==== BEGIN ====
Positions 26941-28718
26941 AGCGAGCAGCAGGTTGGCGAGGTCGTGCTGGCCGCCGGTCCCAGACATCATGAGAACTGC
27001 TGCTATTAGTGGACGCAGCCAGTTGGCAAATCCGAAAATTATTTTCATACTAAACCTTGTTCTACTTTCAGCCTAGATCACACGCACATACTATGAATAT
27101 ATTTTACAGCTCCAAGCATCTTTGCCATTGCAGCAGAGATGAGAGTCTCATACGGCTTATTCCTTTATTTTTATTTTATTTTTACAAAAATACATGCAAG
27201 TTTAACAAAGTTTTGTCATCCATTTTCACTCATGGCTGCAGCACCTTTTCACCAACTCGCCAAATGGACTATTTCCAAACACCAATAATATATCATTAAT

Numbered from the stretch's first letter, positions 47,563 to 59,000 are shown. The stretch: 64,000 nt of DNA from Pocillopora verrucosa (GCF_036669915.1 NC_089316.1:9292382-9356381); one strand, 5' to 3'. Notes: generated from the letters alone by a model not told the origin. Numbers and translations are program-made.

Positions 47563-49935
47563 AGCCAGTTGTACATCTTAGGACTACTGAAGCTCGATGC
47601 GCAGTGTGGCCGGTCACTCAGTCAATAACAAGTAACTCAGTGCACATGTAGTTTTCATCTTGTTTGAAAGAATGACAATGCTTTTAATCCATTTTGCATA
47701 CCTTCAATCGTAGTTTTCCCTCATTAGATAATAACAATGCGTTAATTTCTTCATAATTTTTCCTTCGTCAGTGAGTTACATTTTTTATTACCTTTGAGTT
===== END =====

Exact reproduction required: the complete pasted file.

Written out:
Positions 26941-28718
26941 AGCGAGCAGCAGGTTGGCGAGGTCGTGCTGGCCGCCGGTCCCAGACATCATGAGAACTGC
27001 TGCTATTAGTGGACGCAGCCAGTTGGCAAATCCGAAAATTATTTTCATACTAAACCTTGTTCTACTTTCAGCCTAGATCACACGCACATACTATGAATAT
27101 ATTTTACAGCTCCAAGCATCTTTGCCATTGCAGCAGAGATGAGAGTCTCATACGGCTTATTCCTTTATTTTTATTTTATTTTTACAAAAATACATGCAAG
27201 TTTAACAAAGTTTTGTCATCCATTTTCACTCATGGCTGCAGCACCTTTTCACCAACTCGCCAAATGGACTATTTCCAAACACCAATAATATATCATTAAT

Numbered from the stretch's first letter, positions 47,563 to 59,000 are shown. The stretch: 64,000 nt of DNA from Pocillopora verrucosa (GCF_036669915.1 NC_089316.1:9292382-9356381); one strand, 5' to 3'. Notes: generated from the letters alone by a model not told the origin. Numbers and translations are program-made.

Positions 47563-49935
47563 AGCCAGTTGTACATCTTAGGACTACTGAAGCTCGATGC
47601 GCAGTGTGGCCGGTCACTCAGTCAATAACAAGTAACTCAGTGCACATGTAGTTTTCATCTTGTTTGAAAGAATGACAATGCTTTTAATCCATTTTGCATA
47701 CCTTCAATCGTAGTTTTCCCTCATTAGATAATAACAATGCGTTAATTTCTTCATAATTTTTCCTTCGTCAGTGAGTTACATTTTTTATTACCTTTGAGTT